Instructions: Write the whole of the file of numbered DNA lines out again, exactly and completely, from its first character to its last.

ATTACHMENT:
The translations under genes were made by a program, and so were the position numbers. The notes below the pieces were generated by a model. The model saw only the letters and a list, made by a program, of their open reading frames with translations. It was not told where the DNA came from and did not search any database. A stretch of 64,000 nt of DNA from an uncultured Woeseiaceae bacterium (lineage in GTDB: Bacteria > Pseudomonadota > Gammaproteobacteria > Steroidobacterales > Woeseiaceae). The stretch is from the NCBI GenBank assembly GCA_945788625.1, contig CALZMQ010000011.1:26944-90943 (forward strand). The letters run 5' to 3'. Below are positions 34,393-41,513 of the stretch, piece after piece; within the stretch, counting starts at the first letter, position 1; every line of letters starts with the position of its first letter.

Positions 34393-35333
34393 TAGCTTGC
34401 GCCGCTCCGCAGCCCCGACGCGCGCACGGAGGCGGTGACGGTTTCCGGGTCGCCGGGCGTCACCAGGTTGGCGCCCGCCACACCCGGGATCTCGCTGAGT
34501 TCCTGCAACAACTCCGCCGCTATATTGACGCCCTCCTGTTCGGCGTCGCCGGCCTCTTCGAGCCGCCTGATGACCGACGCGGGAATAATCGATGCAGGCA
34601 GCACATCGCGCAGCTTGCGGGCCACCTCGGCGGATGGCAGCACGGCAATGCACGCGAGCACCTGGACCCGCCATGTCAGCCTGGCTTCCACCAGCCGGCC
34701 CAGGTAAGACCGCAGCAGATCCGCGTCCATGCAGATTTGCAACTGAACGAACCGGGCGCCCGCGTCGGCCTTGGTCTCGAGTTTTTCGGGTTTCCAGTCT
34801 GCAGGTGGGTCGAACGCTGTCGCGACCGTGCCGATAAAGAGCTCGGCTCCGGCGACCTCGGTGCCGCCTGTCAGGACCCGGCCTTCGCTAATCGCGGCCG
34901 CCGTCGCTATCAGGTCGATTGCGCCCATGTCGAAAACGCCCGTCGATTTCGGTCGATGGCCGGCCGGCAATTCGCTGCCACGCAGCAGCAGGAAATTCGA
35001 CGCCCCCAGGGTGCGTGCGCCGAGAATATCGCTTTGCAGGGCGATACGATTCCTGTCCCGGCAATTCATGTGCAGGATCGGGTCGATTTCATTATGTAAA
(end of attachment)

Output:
The translations under genes were made by a program, and so were the position numbers. The notes below the pieces were generated by a model. The model saw only the letters and a list, made by a program, of their open reading frames with translations. It was not told where the DNA came from and did not search any database. A stretch of 64,000 nt of DNA from an uncultured Woeseiaceae bacterium (lineage in GTDB: Bacteria > Pseudomonadota > Gammaproteobacteria > Steroidobacterales > Woeseiaceae). The stretch is from the NCBI GenBank assembly GCA_945788625.1, contig CALZMQ010000011.1:26944-90943 (forward strand). The letters run 5' to 3'. Below are positions 34,393-41,513 of the stretch, piece after piece; within the stretch, counting starts at the first letter, position 1; every line of letters starts with the position of its first letter.

Positions 34393-35333
34393 TAGCTTGC
34401 GCCGCTCCGCAGCCCCGACGCGCGCACGGAGGCGGTGACGGTTTCCGGGTCGCCGGGCGTCACCAGGTTGGCGCCCGCCACACCCGGGATCTCGCTGAGT
34501 TCCTGCAACAACTCCGCCGCTATATTGACGCCCTCCTGTTCGGCGTCGCCGGCCTCTTCGAGCCGCCTGATGACCGACGCGGGAATAATCGATGCAGGCA
34601 GCACATCGCGCAGCTTGCGGGCCACCTCGGCGGATGGCAGCACGGCAATGCACGCGAGCACCTGGACCCGCCATGTCAGCCTGGCTTCCACCAGCCGGCC
34701 CAGGTAAGACCGCAGCAGATCCGCGTCCATGCAGATTTGCAACTGAACGAACCGGGCGCCCGCGTCGGCCTTGGTCTCGAGTTTTTCGGGTTTCCAGTCT
34801 GCAGGTGGGTCGAACGCTGTCGCGACCGTGCCGATAAAGAGCTCGGCTCCGGCGACCTCGGTGCCGCCTGTCAGGACCCGGCCTTCGCTAATCGCGGCCG
34901 CCGTCGCTATCAGGTCGATTGCGCCCATGTCGAAAACGCCCGTCGATTTCGGTCGATGGCCGGCCGGCAATTCGCTGCCACGCAGCAGCAGGAAATTCGA
35001 CGCCCCCAGGGTGCGTGCGCCGAGAATATCGCTTTGCAGGGCGATACGATTCCTGTCCCGGCAATTCATGTGCAGGATCGGGTCGATTTCATTATGTAAA